I completely agree. As much as I love my iPhone and have considered buying a Mac (the design and "cool" factor are tough to avoid!) I just hate the communications efforts from Apple. I love many of their products, but I just hate their arrogance.

    Why does the world/market seem to have a separate set of standards for Apple in comparison to the rest of the world? Why, as you say, do we look at Apple problems and say, "They do such great things, we'll ignore this set of problems and just say how bad Windows is?"

    I recently had to call their tech support for a problem with my iPhone. Now, I understand that I would be on the phone for a while, but it was close to an hour and a half, talking to a couple different people. The first guy was nice, but didn't know how to help. Then, he said that he was going to consult his product specialist (shouldn't they ALL be product specialists?) and that guy may take the call over. He had to wait over 15 minutes to talk to the guy. Then he came back and said, "Try these two things." Those didn't work, so I had to wait another 20 minutes to talk to the product specialist who ultimately solved the problem.

    Any other company would have been beat up for a similar response to a tech support issue.

    In addition, I talked to a few people at Apple stores and on the phone and asked about another problem with the iPhone not removing played podcasts consistently. The responses I got were either, "yeah, I hope they fix that," or "just remove them manually."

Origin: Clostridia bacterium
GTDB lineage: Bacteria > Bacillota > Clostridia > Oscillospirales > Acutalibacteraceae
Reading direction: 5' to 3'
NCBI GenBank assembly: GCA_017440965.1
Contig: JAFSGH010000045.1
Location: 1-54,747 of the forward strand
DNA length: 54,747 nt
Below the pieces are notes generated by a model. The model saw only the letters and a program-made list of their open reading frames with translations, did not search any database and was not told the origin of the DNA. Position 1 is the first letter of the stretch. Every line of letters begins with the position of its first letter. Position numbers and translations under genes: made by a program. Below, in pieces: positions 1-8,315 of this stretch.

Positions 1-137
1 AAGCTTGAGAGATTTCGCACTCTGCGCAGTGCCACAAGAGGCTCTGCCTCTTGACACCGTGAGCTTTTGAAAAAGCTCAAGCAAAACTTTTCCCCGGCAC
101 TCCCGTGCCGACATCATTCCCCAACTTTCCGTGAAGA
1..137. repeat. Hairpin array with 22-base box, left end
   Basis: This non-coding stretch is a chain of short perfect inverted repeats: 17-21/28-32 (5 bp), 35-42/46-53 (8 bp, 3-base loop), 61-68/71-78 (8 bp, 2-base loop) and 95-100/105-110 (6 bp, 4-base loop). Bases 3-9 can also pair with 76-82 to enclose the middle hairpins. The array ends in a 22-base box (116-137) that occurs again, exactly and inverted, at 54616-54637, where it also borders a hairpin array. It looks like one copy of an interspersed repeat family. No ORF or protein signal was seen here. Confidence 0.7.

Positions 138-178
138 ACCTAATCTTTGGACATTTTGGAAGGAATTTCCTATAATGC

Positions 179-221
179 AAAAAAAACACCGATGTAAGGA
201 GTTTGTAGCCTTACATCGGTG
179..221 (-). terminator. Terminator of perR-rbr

Remove them manually?!? Not a very good solution from a company that's supposed to make products that "just work."

    I get tired of the arrogance that Apple and Steve Jobs can get away with, but until a company comes along that compete with them in the world of "cool factor," I fear we may be stuck with it.


    Kevin Behringer | August 2008 | Whitewater, WI

  • 5.Who is giving Apple a free pass on this problem?

    Not the WSJ:

    All I have heard via twitter from my MacGenius Mac-cult friends is that MobileMe=Fail. And this comes weeks before the wave of articles. Perhaps my friends are more prophetic in their private rantings than I give them credit. :)

    Take heart, looks to me like the tech world online is giving them hell as they should:

    But of course people aren't explicitly asking for mere transparency, but products and services that simply work the way they are promised.

    Bevin | August 2008 | nc

  • 6.Hi, Bevin. Thanks for commenting.

    The pass isn't on the bad technology; it's on the bad communication!

    Shel Holtz | August 2008 | Concord, CA

  • 7.I agree, Shel. I have an iMac that I bought about a year ago. I've given up several attempts over the last twelve months to set up basic stuff like iChat and Mail, because their account set up systems send you repeatedly round and round in circles until eventually - in my case - you lose track of what your user name/passwords were in the first place. You're a lucky man if you can find an easy way of getting help. I got a 'courtesy call' the other day from a rep who wanted to know 'how I was getting on with it'. Naively I took him at his word, until he tried to sell me a new warranty AND the privilege of telephone support for about 150 UK pounds. Wow, I mean, I only spent a grand on it, so why would that entitle me to some support from a real person. Anyone can develop and market great stuff, but great SERVICE is what makes people come back with a smile on their face.

    Al Shaw | August 2008 | UK